Yes, some have to work harder at empathy but social workers don’t go into their profession by monetary motivation, they generally go into social work because they are empathetic and compassionate individuals wanting to solve worldly problems.  The ability to empathize with your audience gives you an advantage when branding and marketing because you can easily put yourself into your audience’s shoes to figure out what they need and want.

Self-Care & Resilience

If you research anything about social work, you will most likely stumble upon self-care and compassion fatigue such as Mindfulness, Self-Care, and Wellness in Social Work: Effects of Contemplative Training, Caring for Ourselves: A Therapist’s Guide to Personal and Professional Well-Being.  Once again, social workers were developing and taking trainings and discussing the importance of self-care before all the mindfulness coloring books, meditation helmets and such started appearing in popular culture.  Social workers realize how incredibly important it is to take care of yourself so you can be a more effective professional and person in all areas of life.

Additionally, resilience is something that social workers have to recognize, assess and teach within many of their client populations such as mentally ill, abused and neglected and impoverished. Due to consistently working with the most disadvantaged in our societies and seeing and teaching that resilience, it has become an innate trait for any professional social workers to embrace.

Social workers experience many failures with clients, programs and organizations but it’s that compassion, grit and resilience that keeps them doing their job everyday waiting to change even 1 person or 1 community. The Lean Start-Up by Eric Ries addresses many entrepreneurial obstacles and how to overcome them, one of them being failing fast and failing often to get to success.

Building Cohesive Teams

One thing that many social workers have to develop or at least review is called a strengths and needs assessment for individuals and/or communities they are serving.  Many decades ago social workers started realizing that only identifying and treating needs of persons and/or communities wasn’t treating the issue as a whole and in the most viable way. By identifying the strengths of the person, organization or community you can then more effectually address the issues.  Many entrepreneurial articles (Entrepreneur, Forbes, and Inc.) talk about the need for building effective teams as one of the most important steps in a successful venture.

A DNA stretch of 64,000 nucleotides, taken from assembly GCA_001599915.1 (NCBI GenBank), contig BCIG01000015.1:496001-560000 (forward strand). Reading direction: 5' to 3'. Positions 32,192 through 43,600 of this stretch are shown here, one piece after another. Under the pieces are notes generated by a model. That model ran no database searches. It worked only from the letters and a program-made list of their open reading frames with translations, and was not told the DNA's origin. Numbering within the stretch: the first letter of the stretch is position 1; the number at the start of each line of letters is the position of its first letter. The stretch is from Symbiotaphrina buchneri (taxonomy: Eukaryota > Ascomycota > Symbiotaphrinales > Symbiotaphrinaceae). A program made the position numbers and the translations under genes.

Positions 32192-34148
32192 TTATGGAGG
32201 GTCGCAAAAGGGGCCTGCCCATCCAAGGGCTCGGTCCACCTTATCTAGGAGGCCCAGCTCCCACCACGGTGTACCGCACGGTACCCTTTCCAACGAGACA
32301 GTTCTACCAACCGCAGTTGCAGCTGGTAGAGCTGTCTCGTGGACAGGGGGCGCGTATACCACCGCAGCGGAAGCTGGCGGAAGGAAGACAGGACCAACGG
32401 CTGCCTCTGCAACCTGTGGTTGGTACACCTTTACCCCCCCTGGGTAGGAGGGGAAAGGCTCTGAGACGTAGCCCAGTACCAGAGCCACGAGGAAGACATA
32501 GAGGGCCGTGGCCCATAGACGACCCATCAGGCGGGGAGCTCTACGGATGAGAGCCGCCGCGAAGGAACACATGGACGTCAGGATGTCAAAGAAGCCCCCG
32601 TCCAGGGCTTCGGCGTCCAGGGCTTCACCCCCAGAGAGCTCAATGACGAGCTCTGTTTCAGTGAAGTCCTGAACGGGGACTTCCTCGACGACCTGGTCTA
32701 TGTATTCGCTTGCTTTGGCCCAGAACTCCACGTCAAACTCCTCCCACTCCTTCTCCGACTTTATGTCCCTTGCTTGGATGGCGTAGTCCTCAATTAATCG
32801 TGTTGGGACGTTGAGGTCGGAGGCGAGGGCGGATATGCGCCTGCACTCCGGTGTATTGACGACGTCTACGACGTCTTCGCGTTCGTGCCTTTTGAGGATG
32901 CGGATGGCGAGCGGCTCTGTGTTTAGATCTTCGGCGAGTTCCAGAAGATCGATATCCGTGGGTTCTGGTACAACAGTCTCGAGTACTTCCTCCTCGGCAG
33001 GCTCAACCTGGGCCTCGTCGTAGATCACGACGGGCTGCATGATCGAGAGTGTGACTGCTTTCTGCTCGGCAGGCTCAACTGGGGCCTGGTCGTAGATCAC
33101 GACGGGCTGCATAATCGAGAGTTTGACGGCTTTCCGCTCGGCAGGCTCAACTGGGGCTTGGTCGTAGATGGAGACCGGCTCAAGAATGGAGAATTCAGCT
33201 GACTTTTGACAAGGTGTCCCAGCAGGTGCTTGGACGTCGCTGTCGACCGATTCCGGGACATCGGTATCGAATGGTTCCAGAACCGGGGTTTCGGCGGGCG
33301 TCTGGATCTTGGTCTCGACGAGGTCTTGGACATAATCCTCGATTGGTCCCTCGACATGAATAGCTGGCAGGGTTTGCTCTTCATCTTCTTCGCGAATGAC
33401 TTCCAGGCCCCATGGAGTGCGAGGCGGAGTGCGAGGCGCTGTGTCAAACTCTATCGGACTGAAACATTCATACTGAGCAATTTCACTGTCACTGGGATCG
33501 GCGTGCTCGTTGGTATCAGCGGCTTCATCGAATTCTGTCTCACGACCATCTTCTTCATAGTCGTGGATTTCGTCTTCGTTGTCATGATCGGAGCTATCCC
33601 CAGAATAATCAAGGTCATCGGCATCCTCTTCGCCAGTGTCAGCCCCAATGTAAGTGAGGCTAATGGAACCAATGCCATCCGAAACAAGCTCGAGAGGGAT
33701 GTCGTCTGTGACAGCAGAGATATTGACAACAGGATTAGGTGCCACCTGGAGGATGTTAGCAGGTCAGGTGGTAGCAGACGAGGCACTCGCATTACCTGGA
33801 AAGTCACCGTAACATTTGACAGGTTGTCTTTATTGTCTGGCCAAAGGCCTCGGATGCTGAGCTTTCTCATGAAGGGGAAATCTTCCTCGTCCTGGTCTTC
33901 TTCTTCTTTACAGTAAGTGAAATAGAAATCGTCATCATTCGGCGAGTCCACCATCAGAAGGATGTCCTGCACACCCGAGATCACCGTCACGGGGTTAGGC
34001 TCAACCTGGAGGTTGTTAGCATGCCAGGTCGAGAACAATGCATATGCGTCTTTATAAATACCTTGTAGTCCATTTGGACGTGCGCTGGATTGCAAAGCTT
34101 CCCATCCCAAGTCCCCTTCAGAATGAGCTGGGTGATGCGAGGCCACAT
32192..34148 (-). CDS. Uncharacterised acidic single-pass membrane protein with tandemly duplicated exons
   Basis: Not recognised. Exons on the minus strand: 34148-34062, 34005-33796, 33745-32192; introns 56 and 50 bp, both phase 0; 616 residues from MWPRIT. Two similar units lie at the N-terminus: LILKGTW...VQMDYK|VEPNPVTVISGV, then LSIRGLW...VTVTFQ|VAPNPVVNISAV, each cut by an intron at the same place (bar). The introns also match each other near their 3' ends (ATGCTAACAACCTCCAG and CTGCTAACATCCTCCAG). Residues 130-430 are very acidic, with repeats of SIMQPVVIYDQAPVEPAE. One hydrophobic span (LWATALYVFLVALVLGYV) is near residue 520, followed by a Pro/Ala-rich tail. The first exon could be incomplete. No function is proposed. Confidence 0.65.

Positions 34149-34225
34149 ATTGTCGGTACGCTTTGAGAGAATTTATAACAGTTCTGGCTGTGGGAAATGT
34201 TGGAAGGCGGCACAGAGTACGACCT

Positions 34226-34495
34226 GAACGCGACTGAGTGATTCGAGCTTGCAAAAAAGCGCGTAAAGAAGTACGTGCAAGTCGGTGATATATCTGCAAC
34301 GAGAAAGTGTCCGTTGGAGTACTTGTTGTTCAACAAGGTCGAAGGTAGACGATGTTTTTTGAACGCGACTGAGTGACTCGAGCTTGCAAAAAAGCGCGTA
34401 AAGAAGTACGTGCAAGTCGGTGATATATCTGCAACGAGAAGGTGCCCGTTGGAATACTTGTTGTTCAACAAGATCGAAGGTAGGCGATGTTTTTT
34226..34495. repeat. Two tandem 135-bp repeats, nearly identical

Due to that being a skill set already learned by social workers, as well as some of their background training in psychology and their ability to empathize as spoken about earlier, social workers can build some of the most empowered and potent teams out there.

They realize the importance of different learning styles and how to communicate your message.

Ability to Sell

Last but certainly not least is the ability to sell.  Most everyone would think that sales could not be further from social work.  However, if you have ever read How to Win Friends and Influence People by Dale Carnegie you will quickly realize that empathy and sympathy are 2 of the most effective traits to have in order to be successful in dealing with people. Additionally, having that grit, determination and resilience are other characteristics that social workers have that help them pick themselves up and keep forging on after a failed “sale”. Many social workers may not even have thought of themselves in sales before, however they actually have to “sell” themselves to their clients quite a bit.

In social services you have many untrusting people due to things such as life experiences or mental illness.  Social workers usually use the terminology “gaining people’s trust” however it is a matter of semantics because the social worker is essentially “selling” themselves or services to someone.  You have to make them believe that you are trustworthy, dependable and honest in order for clients and/or organizations to open up to you. Gaining people’s trust is one of the traits social workers have that help them “sell” their service and or product just like in entrepreneurial ventures.

So next time you are out looking for a founder, co-founder, partner or for investors looking to invest in social impact products or services; don’t look past the social worker.

Gone are the days of social workers “just” being a bleeding heart or “just” being kind…like kind implies ignorance?

Many entrepreneurial ventures that are solely motivated by money will fizzle out because they don’t have many of the other necessary skills that make a venture succeed.  Social workers naturally have these skills in them by virtue of the profession, so take a look and see what social workers have and are still accomplishing these days that could help your entrepreneurial venture out.